Thu, 22 Dec 2016 19:47:24 +0000(image)
The Hollywood Reporter-Billboard Media Group is acquiring the music assets of SpinMedia, including Spin, Vibe and Stereogum, expanding Billboard's reach into the music news world.
"In recent years, we set out to own the topic of music online, and the acquisition of these incredible music assets helps us do just that," said Media Group co-president John Amato, adding that the deal is meant to "fully capture the value of millennials and music."
Once closed, the combined entity will reach 45 million monthly unique visitors. SpinMedia CEO Stephen Blackwell will be named chief strategy officer and report to Amato.
"Bringing in these historic brands under Billboard gives us the chance to serve passionate music audiences from rock to urban to pop in one massive portfolio," said Media Group co-president Janice Min.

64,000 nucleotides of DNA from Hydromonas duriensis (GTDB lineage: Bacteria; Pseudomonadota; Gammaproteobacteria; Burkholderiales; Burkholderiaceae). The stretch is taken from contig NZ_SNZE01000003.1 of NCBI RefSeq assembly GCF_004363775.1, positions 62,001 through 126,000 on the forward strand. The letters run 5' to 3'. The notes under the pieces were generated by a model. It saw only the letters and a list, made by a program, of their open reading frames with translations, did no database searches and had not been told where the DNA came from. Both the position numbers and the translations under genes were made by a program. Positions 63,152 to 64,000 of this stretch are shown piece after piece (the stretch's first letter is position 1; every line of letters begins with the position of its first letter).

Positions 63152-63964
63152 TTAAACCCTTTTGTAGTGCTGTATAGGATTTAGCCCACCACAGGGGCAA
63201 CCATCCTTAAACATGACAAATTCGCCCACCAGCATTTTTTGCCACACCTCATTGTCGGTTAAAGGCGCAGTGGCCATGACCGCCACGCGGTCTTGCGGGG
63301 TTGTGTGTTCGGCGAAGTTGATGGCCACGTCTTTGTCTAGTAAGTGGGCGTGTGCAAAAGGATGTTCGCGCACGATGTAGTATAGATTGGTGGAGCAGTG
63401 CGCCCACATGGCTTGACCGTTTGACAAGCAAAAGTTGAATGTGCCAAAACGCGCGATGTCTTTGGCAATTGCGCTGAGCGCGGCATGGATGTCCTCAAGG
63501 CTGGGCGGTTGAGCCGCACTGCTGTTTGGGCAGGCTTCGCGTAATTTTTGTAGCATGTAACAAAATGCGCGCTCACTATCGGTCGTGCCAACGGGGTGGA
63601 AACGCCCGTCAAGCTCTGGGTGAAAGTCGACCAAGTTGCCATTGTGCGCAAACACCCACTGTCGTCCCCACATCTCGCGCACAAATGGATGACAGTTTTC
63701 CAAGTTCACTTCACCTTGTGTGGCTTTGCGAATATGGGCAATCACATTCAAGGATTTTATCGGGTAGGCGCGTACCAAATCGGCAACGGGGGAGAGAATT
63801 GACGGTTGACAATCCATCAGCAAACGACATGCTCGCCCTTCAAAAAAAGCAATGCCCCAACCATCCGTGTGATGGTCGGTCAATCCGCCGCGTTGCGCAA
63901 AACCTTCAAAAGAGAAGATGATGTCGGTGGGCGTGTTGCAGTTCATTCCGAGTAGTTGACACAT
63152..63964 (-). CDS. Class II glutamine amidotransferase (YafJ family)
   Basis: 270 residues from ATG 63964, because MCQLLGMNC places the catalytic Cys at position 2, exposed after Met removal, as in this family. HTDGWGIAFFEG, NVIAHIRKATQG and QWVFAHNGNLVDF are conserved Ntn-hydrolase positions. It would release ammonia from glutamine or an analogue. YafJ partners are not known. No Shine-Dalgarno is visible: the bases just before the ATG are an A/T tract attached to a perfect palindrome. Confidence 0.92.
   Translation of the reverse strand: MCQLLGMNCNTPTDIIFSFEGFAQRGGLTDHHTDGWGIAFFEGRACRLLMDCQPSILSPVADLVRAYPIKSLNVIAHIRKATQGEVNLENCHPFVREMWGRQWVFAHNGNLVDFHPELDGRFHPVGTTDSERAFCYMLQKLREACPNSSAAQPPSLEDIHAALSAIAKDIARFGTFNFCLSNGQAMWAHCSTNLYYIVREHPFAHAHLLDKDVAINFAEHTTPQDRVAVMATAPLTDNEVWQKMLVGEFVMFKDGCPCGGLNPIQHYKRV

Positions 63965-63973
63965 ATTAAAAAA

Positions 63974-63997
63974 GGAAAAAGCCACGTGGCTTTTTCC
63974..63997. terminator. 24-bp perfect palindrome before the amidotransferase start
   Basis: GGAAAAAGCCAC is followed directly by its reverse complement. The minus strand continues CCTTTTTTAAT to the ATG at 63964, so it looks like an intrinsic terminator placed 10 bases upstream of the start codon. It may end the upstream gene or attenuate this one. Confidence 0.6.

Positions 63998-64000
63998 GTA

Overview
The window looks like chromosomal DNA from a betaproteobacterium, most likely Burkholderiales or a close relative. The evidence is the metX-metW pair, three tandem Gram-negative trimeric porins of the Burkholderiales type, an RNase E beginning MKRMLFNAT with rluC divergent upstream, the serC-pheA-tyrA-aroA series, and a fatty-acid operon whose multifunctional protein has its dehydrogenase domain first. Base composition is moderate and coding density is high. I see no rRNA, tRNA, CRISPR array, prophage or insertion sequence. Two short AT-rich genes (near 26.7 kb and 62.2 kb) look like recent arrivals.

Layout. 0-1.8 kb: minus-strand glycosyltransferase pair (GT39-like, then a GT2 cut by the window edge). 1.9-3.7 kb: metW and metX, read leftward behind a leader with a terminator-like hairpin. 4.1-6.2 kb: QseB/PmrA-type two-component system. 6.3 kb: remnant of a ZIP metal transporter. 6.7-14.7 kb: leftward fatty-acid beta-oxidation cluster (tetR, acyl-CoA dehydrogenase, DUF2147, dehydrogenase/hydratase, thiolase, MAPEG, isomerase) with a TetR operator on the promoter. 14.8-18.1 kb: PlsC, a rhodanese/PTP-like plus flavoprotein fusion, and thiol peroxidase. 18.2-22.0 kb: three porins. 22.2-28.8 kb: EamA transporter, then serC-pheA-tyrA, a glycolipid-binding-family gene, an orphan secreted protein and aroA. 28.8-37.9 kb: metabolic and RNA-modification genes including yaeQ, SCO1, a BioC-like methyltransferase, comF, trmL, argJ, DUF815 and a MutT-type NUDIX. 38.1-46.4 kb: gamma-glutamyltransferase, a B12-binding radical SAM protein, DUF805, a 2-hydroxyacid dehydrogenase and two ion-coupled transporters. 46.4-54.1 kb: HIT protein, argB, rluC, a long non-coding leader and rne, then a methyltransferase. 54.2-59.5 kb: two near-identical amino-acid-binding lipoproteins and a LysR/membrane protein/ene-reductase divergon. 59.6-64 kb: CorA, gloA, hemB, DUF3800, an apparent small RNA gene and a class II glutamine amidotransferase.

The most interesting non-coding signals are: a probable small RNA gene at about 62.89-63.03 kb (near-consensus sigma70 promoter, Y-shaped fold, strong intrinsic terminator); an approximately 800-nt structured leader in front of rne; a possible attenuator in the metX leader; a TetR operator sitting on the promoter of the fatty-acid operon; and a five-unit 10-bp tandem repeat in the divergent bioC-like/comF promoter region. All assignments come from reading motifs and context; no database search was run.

A transaction price was not revealed.
Spin magazine was founded in 1985 by Bob Guccione Jr. Guccione sold the magazine in 1997 to Miller Publishing, which sold the title in 2006 to an entity that became Spin Media LLC, which in turn sold to Buzzmedia in 2012. The publication went fully digital later that year. SpinMedia, as it was then known, acquired Vibe in 2013. Vibe was founded by Quincy Jones 20 years earlier, and it's print product was shuttered in 2014.
SpinMedia also includes the sites Celebuzz, The Playlist and The Frisky, which had been posting stories as of this morning. It's not known what will become of those sites.
Mon, 28 Nov 2016 16:00:01 +0000(image)
Donald Trump took to Twitter to complain again. But that's not news.
Today, however, he took umbrage with Vanity Fair's recent review of his Trump Grill restaurant, written by Tina Nguyen.